In this week’s Village Voice Music Section, Rob Harvilla reports back live from the somewhat Michael Jackson-themed Amateur Night at the Apollo: “It is extraordinarily difficult to impersonate, mimic, or pay entirely reverent homage to Michael Jackson without coming across like you’re making fun of him.”
Phillip Mlynar on the slow redemption of DJ Disco Wiz, “hip-hop’s first Latino DJ and one of the genre’s unheralded pioneers.”
Clover Hope reviews Maxwell’s much-teased fourth album, BLACKsummers’night, on which Brooklyn’s soul philosopher dials it back, although just a little.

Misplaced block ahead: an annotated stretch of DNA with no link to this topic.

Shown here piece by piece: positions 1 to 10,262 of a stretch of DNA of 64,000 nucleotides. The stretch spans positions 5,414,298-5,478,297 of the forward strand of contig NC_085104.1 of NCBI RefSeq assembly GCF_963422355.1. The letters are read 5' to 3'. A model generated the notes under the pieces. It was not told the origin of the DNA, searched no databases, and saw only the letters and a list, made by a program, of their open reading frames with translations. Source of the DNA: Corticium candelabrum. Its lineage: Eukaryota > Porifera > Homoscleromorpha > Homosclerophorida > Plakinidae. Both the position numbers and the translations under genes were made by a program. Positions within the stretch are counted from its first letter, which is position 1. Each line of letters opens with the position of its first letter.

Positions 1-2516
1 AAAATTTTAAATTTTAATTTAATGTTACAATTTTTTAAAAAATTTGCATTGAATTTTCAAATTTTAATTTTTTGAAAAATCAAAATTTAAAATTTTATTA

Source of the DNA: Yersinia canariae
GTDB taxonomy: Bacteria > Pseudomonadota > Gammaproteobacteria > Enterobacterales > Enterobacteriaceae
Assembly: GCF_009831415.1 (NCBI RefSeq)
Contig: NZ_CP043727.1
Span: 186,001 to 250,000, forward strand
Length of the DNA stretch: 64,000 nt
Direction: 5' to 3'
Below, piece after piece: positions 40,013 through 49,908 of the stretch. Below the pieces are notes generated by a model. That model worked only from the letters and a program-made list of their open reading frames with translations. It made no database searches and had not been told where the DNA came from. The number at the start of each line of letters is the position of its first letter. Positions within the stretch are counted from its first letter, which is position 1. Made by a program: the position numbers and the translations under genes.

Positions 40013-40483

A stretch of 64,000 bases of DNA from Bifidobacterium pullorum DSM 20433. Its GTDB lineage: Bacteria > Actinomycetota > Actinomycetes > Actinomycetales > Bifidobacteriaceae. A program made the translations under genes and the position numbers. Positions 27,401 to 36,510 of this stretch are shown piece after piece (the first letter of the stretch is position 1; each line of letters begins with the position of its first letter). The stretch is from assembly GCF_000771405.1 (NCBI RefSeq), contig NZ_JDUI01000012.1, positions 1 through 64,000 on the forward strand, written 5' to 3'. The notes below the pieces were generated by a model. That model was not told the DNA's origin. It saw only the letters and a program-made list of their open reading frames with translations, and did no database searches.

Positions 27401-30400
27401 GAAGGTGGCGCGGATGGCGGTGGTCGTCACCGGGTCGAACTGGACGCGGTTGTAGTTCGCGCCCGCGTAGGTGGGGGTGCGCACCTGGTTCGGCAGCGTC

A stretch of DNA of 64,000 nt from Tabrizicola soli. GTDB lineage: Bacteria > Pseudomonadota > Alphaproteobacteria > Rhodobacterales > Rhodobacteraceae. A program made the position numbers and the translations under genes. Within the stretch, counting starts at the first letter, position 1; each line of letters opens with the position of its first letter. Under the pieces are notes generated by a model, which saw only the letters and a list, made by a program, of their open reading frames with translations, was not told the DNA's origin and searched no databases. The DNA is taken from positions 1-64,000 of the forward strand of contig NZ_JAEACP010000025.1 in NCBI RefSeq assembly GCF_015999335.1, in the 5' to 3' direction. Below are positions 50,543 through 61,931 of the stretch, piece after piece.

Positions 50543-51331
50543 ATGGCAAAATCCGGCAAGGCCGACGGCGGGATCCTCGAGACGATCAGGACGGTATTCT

Michael D. Ayers talks with Those Darlins, the knife-wielding, floor-defiling Tennessee trio who play New York twice in the next few days.
In Film, J. Hoberman on Sasha Baron Cohen’s latest queerface opus, Bruno, and on Humpday, Lynn Shelton’s mumblecore bromance. Confusing comedies, basically. Plus: Melissa Anderson on the three intrepid gay foreigners who made Bruno and his short shorts possible.
Ernest Hardy reviews Jeffrey Levy-Hinte’s epic concert doc Soul Power, which might well be subtitled When We Were Kings.
In Art, R.C. Baker takes a trip up the Hudson to see Bard’s Rachel Harrison survey/DFW curatorial bonanza ‘Consider the Lobster’/’And Other Essays,’ then rounds up some of Francis Bacon’s strange scraps as published in Francis Bacon: Incunabula.
In Books, Roy Edroso on memoirs by ageless New York bohemians Lydia Lunch and Reverend Jen.
In Theater, Michael Feingold on Kurt Weill and Maxwell Anderson’s Knickerbocker Holiday at the York Theater.